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Clear skies ahead for Perseids UK meteor shower

Forecasters say the weather conditions are looking good for the Perseid meteor shower which should be clearly visible from late evening tonight to early Tuesday morning in the United Kingdom.

Matt Dobson of MeteoGroup, the weather section of the Press Association spoke out “It’s looking pretty good for people to have a chance to see the meteor shower across large parts of the country, including the London area, with a lot of clear skies expected on Monday night.”We are expecting it to be clearest in parts of central and southern England and also in the east of Wales, with clear spells coming and going from dusk onward.

“It should be a little bit cloudier in western parts of the country such as Cornwall, Devon, the west of Wales, Cumbria and western Scotland.

“The best thing for star gazers to do is obviously to get away from any sources of light in big cities.”

The Perseid meteor shower is a yearly event however according to the Royal Astronomical Society this one tonight should be particularly good, with up to 60 shooting stars an hour visible in the United Kingdom.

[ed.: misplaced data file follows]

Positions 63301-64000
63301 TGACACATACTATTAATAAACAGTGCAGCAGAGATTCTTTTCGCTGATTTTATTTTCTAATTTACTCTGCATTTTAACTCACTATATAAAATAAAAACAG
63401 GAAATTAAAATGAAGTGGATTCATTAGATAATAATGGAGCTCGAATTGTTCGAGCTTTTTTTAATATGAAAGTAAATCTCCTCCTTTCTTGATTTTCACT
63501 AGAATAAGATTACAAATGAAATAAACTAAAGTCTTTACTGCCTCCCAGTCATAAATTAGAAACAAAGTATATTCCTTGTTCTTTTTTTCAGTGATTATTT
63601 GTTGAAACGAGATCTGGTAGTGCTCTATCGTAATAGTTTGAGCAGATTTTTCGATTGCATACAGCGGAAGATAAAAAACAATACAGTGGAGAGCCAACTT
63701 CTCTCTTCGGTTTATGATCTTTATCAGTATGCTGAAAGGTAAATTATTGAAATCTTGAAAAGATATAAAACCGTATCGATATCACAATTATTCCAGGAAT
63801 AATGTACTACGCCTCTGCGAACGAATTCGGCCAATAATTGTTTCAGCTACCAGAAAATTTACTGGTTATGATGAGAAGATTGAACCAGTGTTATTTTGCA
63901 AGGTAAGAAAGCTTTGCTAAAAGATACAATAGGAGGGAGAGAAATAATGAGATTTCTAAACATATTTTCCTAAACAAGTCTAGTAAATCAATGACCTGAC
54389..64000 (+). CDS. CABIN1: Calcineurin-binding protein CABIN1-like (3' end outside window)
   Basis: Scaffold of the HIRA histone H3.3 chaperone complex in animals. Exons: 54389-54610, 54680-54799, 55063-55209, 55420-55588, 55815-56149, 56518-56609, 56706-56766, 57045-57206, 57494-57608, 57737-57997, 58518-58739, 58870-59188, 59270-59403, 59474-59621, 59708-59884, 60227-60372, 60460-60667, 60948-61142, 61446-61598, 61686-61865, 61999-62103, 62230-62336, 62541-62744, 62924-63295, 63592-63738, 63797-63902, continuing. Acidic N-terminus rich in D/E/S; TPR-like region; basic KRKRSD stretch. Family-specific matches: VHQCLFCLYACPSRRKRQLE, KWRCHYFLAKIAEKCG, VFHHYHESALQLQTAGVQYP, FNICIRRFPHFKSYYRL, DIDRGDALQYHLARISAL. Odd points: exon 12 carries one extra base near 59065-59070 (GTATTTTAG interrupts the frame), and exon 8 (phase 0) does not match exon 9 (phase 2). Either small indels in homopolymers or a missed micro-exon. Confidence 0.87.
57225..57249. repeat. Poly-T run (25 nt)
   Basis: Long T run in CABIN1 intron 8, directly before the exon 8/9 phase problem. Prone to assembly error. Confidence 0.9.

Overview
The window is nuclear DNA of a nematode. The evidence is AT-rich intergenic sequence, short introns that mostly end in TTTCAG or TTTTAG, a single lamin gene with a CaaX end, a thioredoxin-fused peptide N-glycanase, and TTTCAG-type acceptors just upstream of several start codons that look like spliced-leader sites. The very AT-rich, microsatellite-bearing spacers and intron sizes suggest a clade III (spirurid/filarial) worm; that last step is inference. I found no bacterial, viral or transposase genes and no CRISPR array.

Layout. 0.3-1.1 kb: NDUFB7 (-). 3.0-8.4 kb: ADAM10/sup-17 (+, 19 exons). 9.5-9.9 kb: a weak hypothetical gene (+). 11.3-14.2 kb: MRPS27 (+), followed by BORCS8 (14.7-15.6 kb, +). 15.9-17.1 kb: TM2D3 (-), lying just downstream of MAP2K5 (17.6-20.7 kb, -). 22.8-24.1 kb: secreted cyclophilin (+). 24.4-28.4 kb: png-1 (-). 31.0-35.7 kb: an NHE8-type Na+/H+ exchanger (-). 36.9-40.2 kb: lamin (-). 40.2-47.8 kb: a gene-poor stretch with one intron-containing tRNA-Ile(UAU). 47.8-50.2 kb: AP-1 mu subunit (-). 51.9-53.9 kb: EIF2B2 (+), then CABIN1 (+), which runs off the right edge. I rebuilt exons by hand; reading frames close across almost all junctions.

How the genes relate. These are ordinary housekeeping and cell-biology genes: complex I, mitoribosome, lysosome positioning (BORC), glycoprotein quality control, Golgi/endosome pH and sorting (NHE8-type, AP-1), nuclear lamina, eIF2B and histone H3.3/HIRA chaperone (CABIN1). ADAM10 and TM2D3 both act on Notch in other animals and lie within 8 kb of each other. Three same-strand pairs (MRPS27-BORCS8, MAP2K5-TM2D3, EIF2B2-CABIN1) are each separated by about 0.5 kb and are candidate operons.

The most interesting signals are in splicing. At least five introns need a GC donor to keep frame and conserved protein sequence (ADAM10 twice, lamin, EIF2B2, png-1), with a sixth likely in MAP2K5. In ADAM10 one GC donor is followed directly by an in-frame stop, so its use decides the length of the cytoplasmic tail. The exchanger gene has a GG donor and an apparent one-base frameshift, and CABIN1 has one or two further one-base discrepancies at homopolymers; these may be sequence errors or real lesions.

There is no requirement for expensive, high powered telescopes with the natural occurrence visible with the naked eye. The meteors are in fact material falling from the tall of Comet Swift Tuttle which passed close to earth in 1992.

Professor Alan Fitzsimmons of Queen’s University Belfast said “Comet Swift-Tuttle won’t be visiting our neck of the woods again until the year 2125, but every year we get this beautiful reminder as the Earth ploughs through the debris it leaves in its orbit.

Every meteor is a speck of comet dust vaporising as it enters our atmosphere at 36 miles per second. What a glorious way to go.”

According to the Guardian newspaper “Brecon Beacons in south Wales has been tipped as one of the best places to watch the meteor shower but is expected to see cloud come in from Ireland later in the night.

Galloway Forest Park, which can boast being one of only four “Dark Sky Parks” in the western world, will also have some cloudy patches.

Those wishing to see the spectacle in the London area and the south east are advised to head for the North Downs or the Chilterns.

People may also get a glimpse of larger “fireballs”, according to Brendan Owens, an astronomer at the Royal Observatory in Greenwich.”

Kitguru says: Should be an interesting evening to catch a glimpse of the meteors.

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